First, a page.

Just because the idiot preachrs endorsed Morris, dosen't mean he supports their views on gays, he has in fact said he does not. they probably did not even know he was a supporter of LGBT rights when they endorsed him.

Jim Maynard said...

And... if you really do not want Herenton to win, you should be supporting Morris. There is no way Chumney will win, and supporting her will split the anti-herenton vote and re-elect him. More African-Americnas will vote for Morris over Chumney, so I think Morris is the best choice to beat Herenton.

Memphis For Morris said...

Cracker, the more I read of you and your warped sense of reality, the more I believe that you are just a loyal sailor going down on a sinking ship. I don't know if you are just ignorant to the black community, or if you think that most black Memphians are not intelligent enough to understand the points presented in the Commercial Appeal's endorsement of Herman, but I am going to share your comments about my fellow African-American Memphians with as many people as I can to show what the Chumney camp thinks of us good ole black folk.

You think that black people don't like the Commercial Appeal? So if Chumney was endorsed, would you have the same opinion? Did Willie Herenton shun the endorsement of the Commercial Appeal in 1995 and 2003 when he had a minimal challenge and in 1999 when the mayor's race was heated? Did the white business establishment think it could control Willie Herenton at the time? Maybe the white establishment that owns WDIA-AM (which is definitely pro-Herenton) and WREC-AM (which oddly enough isn't talking much about the mayor's race despite being "King Willie" central for years) still believes control of Willie Herenton is within their grasp.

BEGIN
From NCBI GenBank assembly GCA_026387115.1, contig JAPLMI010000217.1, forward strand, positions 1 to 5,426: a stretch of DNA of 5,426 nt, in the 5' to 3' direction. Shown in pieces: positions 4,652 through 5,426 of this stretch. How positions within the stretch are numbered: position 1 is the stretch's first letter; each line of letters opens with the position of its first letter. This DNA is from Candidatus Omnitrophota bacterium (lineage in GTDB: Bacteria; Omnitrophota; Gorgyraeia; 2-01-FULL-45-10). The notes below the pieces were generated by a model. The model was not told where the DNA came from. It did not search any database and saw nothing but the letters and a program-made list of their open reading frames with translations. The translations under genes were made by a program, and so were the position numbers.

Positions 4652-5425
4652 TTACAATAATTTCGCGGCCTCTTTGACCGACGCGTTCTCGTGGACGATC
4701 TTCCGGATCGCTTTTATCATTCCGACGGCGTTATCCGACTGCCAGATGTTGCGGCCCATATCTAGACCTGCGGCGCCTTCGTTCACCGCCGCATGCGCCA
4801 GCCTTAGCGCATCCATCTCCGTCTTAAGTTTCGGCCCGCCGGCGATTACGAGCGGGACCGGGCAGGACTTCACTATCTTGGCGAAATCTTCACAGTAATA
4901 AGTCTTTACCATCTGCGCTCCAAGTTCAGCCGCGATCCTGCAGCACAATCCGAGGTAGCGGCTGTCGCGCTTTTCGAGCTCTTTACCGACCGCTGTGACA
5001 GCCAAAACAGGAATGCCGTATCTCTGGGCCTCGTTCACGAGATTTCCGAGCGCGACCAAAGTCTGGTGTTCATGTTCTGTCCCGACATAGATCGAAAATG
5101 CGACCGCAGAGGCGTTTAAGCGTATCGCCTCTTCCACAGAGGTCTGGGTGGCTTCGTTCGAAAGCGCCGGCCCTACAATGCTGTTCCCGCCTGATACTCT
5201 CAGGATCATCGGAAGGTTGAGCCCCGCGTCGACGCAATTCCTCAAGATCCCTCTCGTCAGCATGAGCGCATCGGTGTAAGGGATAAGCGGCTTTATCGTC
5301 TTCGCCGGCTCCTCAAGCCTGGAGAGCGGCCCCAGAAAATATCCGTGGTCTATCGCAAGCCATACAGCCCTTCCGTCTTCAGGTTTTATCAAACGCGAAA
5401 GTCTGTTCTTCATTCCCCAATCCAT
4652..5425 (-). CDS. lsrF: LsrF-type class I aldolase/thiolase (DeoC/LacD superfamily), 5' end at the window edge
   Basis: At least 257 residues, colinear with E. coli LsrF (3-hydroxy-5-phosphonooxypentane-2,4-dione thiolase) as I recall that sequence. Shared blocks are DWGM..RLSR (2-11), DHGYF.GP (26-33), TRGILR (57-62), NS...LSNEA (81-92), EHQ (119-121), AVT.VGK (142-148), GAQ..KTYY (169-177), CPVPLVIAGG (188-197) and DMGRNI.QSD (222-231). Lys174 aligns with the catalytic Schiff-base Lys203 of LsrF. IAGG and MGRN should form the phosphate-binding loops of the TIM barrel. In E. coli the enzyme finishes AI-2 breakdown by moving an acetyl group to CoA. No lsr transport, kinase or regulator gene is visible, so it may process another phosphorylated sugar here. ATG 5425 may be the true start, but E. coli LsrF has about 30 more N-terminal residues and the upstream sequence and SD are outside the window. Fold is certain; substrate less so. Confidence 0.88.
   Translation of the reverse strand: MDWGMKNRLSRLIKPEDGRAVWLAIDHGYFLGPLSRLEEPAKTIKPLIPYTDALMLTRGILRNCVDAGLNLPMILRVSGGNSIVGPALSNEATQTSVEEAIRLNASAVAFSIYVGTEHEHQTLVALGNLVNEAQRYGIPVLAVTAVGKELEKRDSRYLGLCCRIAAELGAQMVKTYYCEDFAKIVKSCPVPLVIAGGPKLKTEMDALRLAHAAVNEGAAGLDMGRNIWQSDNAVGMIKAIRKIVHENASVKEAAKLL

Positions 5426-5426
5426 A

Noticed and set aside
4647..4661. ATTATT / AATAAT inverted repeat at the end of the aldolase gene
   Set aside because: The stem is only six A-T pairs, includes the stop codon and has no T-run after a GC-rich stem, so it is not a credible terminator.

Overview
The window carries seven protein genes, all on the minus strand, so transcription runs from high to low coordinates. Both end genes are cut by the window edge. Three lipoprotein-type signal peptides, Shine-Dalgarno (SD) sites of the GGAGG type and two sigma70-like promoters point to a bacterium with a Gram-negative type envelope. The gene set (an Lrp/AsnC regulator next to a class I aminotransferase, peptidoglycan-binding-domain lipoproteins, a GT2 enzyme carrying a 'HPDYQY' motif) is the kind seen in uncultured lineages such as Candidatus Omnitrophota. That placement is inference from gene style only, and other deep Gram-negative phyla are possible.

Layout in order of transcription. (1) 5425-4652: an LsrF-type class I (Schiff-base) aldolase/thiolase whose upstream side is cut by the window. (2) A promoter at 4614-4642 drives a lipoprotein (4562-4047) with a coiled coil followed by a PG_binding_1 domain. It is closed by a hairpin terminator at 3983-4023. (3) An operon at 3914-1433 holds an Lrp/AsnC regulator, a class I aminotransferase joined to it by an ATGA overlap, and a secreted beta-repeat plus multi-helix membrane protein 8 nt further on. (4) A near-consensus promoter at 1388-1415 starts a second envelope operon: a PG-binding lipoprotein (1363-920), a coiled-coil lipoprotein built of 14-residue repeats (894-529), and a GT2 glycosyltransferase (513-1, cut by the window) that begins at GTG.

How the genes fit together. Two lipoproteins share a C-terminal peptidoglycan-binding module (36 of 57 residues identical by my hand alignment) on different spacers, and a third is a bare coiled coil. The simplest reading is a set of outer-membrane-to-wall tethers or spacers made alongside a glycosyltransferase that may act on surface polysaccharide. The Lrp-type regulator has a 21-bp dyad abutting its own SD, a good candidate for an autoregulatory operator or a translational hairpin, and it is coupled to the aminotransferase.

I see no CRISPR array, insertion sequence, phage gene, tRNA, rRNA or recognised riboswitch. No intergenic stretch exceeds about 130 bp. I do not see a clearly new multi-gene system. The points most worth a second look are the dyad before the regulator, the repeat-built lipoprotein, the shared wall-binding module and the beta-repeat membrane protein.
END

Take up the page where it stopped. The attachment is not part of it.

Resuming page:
What do you really know about the black community? You drive through black neighborhoods so now you can go on the Dave Chappelle game show singing the theme song to Martin?

You think getting endorsed by the only major newspaper in the region is a turn-off? The CA's endorsement is probably the most unbiased and well-researched endorsement this side of the Coalition for a Better Memphis, (which gave Herman better ratings than Carol in every category as well), and if Carol Chumney didn't want to pursue the endorsement, why did she talk to the Commercial Appeal's people?

The endorsement is a turn-off for East Memphis white folks too? They won't read the editorial and ponder the points made? Did they hate the editorial yesterday critical of Willie Herenton?

So basically, you are saying everyone hates the Commercial Appeal. So why are they still in business? Is it just for the s ports and classified ads? Whether the CA is a relic or not, educated people on their editorial board believe Herman Morris to be a better candidate for mayor than your friend Carol Chumney. You can have sour grapes if you want, but whether you believe it or not, more black people will vote for Herman than Carol, and more white people will vote for Herman than Carol. Carol is not a leader. Memphians are smart enough to realize it.

And you, regardless of how hard you try, are not Thaddeus Matthews. Please do not make African-Americans out to be ignorant lemmings; it is offensive and makes me think you might be a bigot.

Thanks Cracker.

P.S. Thanks for not mentioning Herenton indirectly calling Herman a house "negro" yesterday. I know you are happy he is not concentrating on Carol for some odd reason, but maybe you are right about Herenton using Ford-esque buffoonery to prevent Herman Morris from grabbing more votes from African-Americans.

LeftWingCracker said...

MFM, while your loyalty should be appreciated by Herman, You need to be clued into the fact that I have been doing politics in this community, white AND black, since before you were born (yes, I'm an old fart).